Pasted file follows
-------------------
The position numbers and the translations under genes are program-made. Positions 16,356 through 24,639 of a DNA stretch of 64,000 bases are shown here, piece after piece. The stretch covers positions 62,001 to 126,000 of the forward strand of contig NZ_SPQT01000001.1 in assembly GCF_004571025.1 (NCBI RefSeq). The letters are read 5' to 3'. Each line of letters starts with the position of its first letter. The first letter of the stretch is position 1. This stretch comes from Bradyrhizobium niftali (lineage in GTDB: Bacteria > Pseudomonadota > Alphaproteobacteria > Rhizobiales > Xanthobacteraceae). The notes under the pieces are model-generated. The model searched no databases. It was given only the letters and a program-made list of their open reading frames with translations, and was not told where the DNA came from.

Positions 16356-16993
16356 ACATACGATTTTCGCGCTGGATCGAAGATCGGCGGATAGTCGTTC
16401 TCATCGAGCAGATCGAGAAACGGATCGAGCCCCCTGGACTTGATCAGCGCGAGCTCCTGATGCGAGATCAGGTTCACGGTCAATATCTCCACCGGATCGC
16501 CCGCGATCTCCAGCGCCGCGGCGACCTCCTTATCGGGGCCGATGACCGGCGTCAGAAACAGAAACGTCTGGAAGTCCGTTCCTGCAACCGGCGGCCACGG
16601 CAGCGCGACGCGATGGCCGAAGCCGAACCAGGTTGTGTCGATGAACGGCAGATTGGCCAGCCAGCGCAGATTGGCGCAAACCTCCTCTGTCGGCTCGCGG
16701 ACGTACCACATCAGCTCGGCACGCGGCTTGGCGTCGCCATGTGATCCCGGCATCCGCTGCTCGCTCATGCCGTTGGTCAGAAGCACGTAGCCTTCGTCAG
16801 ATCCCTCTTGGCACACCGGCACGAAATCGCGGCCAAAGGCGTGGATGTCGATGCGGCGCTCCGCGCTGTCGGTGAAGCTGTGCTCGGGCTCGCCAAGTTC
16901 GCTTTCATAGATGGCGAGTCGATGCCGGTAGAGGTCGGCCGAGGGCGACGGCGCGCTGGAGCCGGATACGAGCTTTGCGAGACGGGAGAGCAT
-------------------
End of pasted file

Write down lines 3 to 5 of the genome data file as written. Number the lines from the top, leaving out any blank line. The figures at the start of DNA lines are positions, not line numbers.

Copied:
16356 ACATACGATTTTCGCGCTGGATCGAAGATCGGCGGATAGTCGTTC
16401 TCATCGAGCAGATCGAGAAACGGATCGAGCCCCCTGGACTTGATCAGCGCGAGCTCCTGATGCGAGATCAGGTTCACGGTCAATATCTCCACCGGATCGC
16501 CCGCGATCTCCAGCGCCGCGGCGACCTCCTTATCGGGGCCGATGACCGGCGTCAGAAACAGAAACGTCTGGAAGTCCGTTCCTGCAACCGGCGGCCACGG